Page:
Allen County Health Officer Deborah McMahan, M.D., considers the County Health Rankings study a useful tool that provides good data to improve the health of the community.
The third annual report, released by University of Wisconsin’s Population Health Institute and the Robert Wood Johnson Foundation, grades the overall health in more than 3,000 counties nationwide by using a standard formula to measure how healthy people are and how long they live.
This year, Allen County ranked 29 out of 92 counties in Indiana in health factors, up from 36 last year, and 35 in overall health outcomes.
“The report gives us an opportunity to show leadership in improving the health of our community,” noted Dr. McMahan. “It’s not so much the ranking that’s important, but the data that can help us move the needle. It helps us see the interplay between behaviors and health factors.”
Each year, Dr. McMahan compiles the data from the report and shares it with local hospitals, physicians and public officials. She credits the county’s improvement to community partnerships and initiatives.
Action improves scores
Unhappy with their county health rankings in 2010, leaders in Clinton County took action. Since then, the county improved its score each year.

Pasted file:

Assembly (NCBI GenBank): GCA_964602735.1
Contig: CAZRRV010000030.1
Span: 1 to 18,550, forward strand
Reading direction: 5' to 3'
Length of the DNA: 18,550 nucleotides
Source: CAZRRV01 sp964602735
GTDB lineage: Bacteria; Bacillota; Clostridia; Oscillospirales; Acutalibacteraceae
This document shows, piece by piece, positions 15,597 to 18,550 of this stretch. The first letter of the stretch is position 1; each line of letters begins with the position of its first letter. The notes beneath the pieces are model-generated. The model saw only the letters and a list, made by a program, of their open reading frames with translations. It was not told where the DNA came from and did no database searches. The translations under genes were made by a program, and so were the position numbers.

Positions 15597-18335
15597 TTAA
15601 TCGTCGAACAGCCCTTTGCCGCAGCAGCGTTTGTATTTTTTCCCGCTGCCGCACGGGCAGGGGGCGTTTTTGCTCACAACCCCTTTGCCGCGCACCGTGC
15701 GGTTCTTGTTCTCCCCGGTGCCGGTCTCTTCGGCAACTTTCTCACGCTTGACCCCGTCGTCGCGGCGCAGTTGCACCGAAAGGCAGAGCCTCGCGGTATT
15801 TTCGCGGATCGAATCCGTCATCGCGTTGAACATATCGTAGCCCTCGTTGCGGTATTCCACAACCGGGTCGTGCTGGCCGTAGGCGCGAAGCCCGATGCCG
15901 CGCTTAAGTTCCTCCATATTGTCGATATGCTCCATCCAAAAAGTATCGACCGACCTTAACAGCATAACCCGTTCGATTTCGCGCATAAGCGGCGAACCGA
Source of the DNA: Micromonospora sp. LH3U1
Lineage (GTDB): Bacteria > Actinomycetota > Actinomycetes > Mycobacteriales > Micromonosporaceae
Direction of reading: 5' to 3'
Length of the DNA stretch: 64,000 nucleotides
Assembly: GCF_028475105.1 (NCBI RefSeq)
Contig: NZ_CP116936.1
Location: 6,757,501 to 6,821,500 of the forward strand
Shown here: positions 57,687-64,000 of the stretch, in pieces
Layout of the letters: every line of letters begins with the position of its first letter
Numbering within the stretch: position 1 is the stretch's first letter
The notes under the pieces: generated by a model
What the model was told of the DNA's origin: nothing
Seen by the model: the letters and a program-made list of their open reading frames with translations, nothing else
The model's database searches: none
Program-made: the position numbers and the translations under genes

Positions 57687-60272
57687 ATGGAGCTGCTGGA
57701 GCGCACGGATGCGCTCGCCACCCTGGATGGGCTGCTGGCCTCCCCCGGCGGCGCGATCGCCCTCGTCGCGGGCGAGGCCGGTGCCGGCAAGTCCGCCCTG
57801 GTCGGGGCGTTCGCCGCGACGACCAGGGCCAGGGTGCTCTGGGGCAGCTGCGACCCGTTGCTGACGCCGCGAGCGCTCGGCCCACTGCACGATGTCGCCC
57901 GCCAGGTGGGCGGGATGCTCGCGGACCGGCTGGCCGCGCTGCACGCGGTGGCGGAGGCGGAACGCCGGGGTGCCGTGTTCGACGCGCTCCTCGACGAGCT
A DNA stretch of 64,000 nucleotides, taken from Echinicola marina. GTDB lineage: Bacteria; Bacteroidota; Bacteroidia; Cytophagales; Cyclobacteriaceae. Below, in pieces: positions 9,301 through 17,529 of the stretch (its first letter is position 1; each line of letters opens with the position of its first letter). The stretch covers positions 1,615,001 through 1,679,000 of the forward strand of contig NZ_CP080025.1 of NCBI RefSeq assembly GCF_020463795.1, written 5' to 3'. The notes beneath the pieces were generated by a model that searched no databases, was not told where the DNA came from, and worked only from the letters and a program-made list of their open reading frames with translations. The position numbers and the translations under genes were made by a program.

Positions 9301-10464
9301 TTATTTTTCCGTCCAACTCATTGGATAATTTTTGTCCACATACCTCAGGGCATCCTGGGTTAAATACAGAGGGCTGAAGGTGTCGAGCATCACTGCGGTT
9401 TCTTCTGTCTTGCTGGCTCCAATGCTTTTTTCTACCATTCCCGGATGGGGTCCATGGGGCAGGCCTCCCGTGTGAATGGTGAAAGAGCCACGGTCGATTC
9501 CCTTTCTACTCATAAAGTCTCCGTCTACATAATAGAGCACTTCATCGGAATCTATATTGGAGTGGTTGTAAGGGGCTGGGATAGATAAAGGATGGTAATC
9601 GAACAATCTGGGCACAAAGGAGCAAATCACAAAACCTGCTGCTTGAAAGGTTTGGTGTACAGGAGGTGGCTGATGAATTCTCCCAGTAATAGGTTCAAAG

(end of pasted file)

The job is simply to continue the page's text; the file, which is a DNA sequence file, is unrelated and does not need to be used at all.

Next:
|Top 10 healthiest Indiana counties
The result will be the creation of a culture of healthy living and the reduction of risk factors that lead to chronic disease.
To that end, the community has been encouraging physical activity by developing walking and biking trails, a “safe routes to schools” program, and improving streets and sidewalks through a complete streets ordinance. A $64,000 grant last year from the National Association of Chronic Disease Directors helped the committee get started.
ISMA Past President and Clinton County Health officer Stephen D. Tharp, M.D. said “The point is that we need to pay attention to the aesthetics and make it enjoyable so people want to get out and walk. Improvement in health starts when you get local leaders to create ordinances with health factors in mind, which in turn builds an economic base.”
Whitely County Health Officer Lisa Hatcher, M.D., views the health rankings very guardedly. Compared to other counties in the state, her community ranked 15 in health outcomes and 17 in health factors.
“I think the data must be carefully interpreted,” she said. “It takes a lot of time to drill down into the detail behind each of the items. Some of them, in my opinion, don’t really lend themselves to stand-alone elements for determining the health of a community.”
Find out how your county scored on this website.